Economics are forcing two new biomass ventures in Southeast Alaska to supply their wood-fired projects with imported wood.
Both the U.S. Coast Guard and Sealaska Native Corp. say the demand for wood products must grow before wood energy can be sourced here.
The Coast Guard, in the process of converting its Ketchikan base to wood heat, plans to purchase pellets from British Columbia, said Robert Deering, environmental and energy branch chief for the Coast Guard Civil Engineering Unit in Juneau.
"We hope the demand will motivate someone around here to develop a local mill but until that demand materializes, we have to import," Deering said.
Sealaska Native Corp. has not yet signed a contract for its wood supply for a boiler to be installed in the company's downtown office building this summer, but Natural Resource Planner Nathan Soboleff said it would likely come from Oregon, Washington or British Columbia.
Both of the projects' managers say they are moving to wood heat to decrease dependence on oil, reduce carbon emissions and save money on energy costs. They had hoped to source wood in Southeast Alaska but wood pellets are not yet available in the region at quantities needed to heat large buildings.
The market is stuck in a chicken-or-egg scenario, they say, with potential suppliers waiting for the demand and potential consumers waiting for the supply. Deering and Soboleff both said they hope their projects spark the industry.
One entrepreneur and his business partners backed away from a plan to develop a pellet mill on Prince of Wales Island in February, after research showed they were not likely to make a profit.
"There's just no market here," said Russell Heath, who said demand for at least 10,000 tons of wood pellets is required for a regional enterprise to work.
"We just didn't see that happening for four to five years," he said.
Other challenges include competition from large producers making low-cost wood products, and the region's small wood stream and high transportation costs, Heath said.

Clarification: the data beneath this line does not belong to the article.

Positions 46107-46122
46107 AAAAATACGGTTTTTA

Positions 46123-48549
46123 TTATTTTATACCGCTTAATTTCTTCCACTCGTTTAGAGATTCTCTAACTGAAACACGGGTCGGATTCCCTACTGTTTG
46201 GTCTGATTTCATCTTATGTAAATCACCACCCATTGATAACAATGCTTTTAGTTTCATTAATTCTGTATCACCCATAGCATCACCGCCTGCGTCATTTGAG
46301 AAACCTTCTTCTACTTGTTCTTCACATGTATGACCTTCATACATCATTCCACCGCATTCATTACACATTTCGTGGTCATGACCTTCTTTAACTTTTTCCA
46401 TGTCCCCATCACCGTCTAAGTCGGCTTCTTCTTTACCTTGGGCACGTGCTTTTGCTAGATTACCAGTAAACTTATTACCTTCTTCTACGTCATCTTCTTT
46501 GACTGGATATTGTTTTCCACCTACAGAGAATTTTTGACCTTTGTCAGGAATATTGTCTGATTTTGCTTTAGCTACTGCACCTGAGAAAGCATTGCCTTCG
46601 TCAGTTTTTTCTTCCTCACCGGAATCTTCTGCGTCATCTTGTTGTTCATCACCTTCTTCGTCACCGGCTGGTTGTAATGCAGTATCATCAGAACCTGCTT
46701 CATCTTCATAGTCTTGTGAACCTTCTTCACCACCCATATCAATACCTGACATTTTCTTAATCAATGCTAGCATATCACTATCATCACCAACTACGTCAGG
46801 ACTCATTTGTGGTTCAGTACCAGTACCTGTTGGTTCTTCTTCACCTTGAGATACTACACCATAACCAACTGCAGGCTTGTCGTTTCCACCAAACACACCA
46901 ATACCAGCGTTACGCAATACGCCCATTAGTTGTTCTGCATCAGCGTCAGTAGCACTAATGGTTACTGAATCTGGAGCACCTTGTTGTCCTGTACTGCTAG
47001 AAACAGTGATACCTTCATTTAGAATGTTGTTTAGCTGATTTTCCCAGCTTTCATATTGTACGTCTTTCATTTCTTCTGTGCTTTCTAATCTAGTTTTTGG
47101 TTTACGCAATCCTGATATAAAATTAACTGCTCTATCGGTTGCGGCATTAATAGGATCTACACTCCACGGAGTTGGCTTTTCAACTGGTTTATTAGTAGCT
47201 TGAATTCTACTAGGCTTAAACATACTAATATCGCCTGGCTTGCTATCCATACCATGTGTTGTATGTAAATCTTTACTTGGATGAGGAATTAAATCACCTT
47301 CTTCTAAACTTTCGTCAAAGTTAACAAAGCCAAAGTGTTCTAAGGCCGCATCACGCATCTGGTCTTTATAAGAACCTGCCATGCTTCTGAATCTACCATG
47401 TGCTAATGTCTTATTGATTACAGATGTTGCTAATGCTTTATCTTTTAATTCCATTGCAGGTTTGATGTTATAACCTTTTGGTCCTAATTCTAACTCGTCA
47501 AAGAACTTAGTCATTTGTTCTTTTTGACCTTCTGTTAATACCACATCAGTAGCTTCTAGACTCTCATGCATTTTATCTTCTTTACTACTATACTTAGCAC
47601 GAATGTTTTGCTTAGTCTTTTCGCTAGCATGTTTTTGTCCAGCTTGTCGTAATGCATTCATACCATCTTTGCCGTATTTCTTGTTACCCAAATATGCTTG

The prospect of carbon taxes also could negatively impact a business in the US, Heath said.
Craig heats several municipal buildings with wood chips supplied by a medium-sized local mill, but it's the only operation in the region.
In addition to its $3 million project in Ketchikan, the Coast Guard is looking into biomass projects on Japonski Island near Sitka and in Kodiak. Stimulus funds are helping to pay for feasibility studies in both of those communities.
U.S. Sen. Mark Begich, D-Alaska, who toured potential biomass projects in three Southeast communities this weekend, said Monday he would work on the federal level to help speed up the conversion of federal buildings.
If the Coast Guard switched to wood-fired boilers at all three bases, it would need more than 14,000 tons of wood pellets a year. A joint project being explored by the Coast Guard on Japonski Island near Sitka would increase demand further, while diverting a total of 3 million gallons of heating oil annually.
Sealaska plans to install a 16-foot-high silo to store wood pellets in the Sealaska Plaza in July, Soboleff said. The boiler was built in Austria and scheduled for shipment Monday, and the system could be turned on by Sept. 3.
The project will require 280 tons of wood pellets a year, and the company hopes additional buildings in the downtown area will be converted once the supply chain is in place.
In Canada's Northwest Territories, the conversion of 15 commercial buildings over four years increased wood demand from less than 200 tons a year to 12,000, Soboleff said.
"That's enough demand for a local pellet mill to survive on," he said.
Contact reporter Kim Marquis at 523-2279 or firstname.lastname@example.org.
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